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Trusting Mayor Pete

His inaugural speech was all about unity. They were conventional sentiments, which would have been immediately forgettable, had the need for them not been so acute. After a difficult year, a bitterly contested election, and an outbreak of mob violence within the Capitol itself, conventional platitudes could feel genuinely inspired. Of course, no sensible person really believes that our 46th president has the wherewithal to broker a peace in America’s raging culture wars.

Joe Biden is an old man, stepping into the shoes of another old man. We are determined, it seems, to be ruled by old men, perhaps in part because our nation has become so intensely polarized that “consensus candidates” are difficult to find among the young. Elderly politicians had the opportunity to build name recognition in a more normal era, when political rivals were at least somewhat able to set business aside while they went for a drink. For younger politicians, it has been difficult to break into the ranks of the political elite without courting support from one or another camp of ideological zealots. As common ground dwindles, gerontocracy rises, because elderly candidates are the only ones who seem sufficiently electable. This trend does not bode well for the future.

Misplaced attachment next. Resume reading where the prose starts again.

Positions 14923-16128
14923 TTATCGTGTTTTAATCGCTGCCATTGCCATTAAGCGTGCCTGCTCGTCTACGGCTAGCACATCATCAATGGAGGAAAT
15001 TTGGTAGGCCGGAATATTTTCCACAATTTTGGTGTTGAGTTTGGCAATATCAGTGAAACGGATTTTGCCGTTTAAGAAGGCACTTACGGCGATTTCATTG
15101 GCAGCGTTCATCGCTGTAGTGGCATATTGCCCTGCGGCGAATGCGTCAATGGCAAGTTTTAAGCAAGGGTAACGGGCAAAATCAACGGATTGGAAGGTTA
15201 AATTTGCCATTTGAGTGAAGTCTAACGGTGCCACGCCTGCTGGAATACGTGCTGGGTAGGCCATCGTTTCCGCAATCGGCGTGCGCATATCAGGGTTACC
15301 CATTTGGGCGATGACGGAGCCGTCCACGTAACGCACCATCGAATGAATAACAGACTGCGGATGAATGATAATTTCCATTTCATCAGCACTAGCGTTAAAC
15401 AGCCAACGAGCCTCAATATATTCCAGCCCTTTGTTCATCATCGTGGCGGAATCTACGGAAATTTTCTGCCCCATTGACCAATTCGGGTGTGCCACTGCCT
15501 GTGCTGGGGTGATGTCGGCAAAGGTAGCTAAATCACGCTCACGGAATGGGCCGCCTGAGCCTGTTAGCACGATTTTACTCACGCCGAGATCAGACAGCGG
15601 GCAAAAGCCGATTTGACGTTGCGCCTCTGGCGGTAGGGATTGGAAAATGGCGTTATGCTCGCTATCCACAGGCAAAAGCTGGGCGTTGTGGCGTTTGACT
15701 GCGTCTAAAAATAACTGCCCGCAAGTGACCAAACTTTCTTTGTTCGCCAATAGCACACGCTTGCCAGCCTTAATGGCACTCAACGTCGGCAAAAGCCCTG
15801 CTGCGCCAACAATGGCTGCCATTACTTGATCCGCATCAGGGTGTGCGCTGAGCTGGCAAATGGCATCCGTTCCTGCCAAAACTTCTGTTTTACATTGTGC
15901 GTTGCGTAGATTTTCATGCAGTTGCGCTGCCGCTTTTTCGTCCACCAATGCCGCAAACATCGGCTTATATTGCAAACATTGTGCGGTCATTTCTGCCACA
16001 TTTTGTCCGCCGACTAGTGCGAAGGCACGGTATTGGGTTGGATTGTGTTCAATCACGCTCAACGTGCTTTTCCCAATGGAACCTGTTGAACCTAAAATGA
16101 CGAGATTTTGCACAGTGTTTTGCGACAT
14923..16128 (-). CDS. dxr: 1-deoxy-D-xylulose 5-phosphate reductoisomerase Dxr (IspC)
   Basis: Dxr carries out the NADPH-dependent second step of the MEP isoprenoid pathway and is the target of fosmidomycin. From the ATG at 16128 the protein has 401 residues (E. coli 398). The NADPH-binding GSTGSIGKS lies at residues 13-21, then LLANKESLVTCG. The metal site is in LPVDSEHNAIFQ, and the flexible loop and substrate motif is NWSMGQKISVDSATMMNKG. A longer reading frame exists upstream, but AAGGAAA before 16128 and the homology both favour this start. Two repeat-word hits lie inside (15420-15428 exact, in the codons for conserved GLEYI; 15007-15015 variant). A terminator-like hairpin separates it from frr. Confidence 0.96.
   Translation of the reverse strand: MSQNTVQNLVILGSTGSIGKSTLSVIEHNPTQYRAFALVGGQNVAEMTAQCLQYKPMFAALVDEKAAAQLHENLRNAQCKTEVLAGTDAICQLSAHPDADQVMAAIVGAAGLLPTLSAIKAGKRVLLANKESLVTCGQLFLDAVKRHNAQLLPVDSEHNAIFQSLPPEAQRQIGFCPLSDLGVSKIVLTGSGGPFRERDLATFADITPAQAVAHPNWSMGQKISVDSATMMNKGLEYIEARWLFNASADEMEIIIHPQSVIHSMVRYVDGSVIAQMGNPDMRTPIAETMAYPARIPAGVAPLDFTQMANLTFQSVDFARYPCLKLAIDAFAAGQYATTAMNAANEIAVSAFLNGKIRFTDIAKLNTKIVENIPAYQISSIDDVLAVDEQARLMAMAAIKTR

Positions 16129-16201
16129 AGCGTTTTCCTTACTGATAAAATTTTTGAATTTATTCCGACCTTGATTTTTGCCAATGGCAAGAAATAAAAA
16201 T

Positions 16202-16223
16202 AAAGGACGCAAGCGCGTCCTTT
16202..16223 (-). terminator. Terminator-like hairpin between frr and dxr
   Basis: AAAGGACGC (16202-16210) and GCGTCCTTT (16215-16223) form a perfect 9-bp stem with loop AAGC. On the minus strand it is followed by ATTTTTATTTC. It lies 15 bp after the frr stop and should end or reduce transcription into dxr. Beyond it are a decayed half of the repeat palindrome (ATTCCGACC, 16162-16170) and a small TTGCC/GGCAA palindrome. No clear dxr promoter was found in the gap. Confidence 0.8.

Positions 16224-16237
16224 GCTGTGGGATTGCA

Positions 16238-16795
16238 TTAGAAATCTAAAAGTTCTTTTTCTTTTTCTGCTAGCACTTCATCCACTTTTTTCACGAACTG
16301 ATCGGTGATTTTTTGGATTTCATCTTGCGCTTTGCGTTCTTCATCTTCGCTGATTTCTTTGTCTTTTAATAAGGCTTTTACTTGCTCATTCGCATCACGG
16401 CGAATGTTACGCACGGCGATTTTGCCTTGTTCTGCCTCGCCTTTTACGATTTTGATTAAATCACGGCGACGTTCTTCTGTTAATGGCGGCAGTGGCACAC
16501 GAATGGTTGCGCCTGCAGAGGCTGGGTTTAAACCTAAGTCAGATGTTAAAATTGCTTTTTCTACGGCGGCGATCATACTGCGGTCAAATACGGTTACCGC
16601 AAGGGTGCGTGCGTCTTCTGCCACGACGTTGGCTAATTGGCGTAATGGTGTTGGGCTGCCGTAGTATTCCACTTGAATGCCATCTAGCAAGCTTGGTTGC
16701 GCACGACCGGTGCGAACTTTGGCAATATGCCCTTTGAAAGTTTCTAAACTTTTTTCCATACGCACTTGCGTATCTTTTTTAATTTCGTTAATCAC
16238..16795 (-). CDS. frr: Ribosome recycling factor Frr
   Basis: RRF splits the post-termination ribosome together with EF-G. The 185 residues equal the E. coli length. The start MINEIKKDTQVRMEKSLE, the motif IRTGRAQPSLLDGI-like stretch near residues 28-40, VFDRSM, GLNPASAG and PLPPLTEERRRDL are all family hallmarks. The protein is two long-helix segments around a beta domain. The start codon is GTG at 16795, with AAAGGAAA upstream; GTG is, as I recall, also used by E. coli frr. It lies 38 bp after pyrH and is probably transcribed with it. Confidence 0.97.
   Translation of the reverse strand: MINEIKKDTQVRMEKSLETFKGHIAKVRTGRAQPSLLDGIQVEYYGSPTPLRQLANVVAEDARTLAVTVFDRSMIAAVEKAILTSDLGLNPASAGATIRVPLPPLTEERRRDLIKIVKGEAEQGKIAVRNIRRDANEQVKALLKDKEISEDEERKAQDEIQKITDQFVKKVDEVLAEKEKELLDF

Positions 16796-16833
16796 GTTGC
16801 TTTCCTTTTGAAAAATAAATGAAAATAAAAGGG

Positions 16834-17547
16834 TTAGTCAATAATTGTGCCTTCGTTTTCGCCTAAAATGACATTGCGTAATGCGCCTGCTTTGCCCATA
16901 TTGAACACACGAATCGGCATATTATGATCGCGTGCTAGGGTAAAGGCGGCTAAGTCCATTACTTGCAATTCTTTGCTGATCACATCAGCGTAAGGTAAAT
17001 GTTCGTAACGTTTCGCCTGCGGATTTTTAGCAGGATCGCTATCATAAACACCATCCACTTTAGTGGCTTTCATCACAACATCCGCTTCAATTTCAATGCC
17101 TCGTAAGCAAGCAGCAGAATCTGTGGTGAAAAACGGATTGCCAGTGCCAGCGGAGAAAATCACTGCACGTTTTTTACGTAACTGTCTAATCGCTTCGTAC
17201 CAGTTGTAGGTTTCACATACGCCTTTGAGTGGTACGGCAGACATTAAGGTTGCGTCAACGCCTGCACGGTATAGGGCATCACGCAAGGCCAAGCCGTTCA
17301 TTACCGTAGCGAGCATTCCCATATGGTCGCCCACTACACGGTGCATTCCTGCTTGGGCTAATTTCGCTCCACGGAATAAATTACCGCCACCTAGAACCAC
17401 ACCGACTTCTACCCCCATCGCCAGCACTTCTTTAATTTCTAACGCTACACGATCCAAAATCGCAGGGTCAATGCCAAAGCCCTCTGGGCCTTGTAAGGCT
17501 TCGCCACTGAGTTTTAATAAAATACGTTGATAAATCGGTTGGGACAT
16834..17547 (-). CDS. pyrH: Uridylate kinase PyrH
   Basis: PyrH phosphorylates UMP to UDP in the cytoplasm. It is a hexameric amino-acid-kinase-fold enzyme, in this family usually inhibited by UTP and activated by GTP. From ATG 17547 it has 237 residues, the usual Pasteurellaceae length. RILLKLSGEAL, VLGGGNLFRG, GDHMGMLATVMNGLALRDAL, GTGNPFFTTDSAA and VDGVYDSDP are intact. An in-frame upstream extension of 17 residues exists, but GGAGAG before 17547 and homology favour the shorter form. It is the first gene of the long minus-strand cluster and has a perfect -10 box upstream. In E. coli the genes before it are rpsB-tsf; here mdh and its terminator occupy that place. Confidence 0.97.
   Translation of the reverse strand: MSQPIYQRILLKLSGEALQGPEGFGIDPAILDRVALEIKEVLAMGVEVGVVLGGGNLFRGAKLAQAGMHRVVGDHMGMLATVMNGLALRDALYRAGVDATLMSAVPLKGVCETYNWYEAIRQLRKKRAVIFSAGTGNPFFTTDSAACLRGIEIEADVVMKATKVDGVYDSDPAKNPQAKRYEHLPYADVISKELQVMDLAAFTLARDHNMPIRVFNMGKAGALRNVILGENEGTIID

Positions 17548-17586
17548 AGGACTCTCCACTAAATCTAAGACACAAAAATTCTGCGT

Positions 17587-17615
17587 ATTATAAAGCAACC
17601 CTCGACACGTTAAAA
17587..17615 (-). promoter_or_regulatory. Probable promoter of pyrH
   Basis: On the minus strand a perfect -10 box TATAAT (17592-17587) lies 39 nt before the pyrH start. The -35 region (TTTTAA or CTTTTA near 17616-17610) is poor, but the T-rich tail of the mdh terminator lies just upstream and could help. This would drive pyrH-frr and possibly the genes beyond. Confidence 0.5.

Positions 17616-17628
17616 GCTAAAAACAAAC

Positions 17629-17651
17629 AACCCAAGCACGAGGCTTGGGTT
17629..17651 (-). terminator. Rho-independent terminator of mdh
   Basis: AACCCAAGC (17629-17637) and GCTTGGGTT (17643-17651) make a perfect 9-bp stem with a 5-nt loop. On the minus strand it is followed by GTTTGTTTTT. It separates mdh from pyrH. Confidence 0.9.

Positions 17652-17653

An Electable Moderate?

Young moderates should excite our interest in such a moment. Populist base-beating has grown boring and predictable. Anything, it seems, can inflame political passions nowadays. Moderates are the ones who are truly running the political gauntlet in our time, weighing each word and gingerly turning each phrase, endlessly striving to hit the sweet spot between “inflammatory” and “milquetoast.”

On the right, we can see Marco Rubio and Nikki Haley reaching for the moderate mantle. On the left, there is Pete Buttigieg, the 39-year-old wunderkind from South Bend, IN. His new book, Trust, is obviously meant to bolster his credentials as a left-leaning moderate. It is boring, like most books (ostensibly) authored by politicians. Even so, it offers some clues as to Buttigieg’s suitability for the role he obviously aspires to: that of the moderate consensus candidate.

Buttigieg emerged as a surprise sensation in the 2020 Democratic primaries. In an absurdly overcrowded field of contenders, he somehow managed to be a serious contender, shocking everyone with a big win in Iowa. Some Americans found it difficult to take him seriously. On a stage with other Democratic contenders, he seemed like someone’s wonky little brother. His profile was intriguingly outside-the-box, however. He was Harvard-educated, but had also served in the military. He was a white man from a privileged background, but also the mayor of a Midwestern town. He went to church, but he was gay. And he came out of nowhere. Who had even heard of Pete Buttigieg prior to 2019?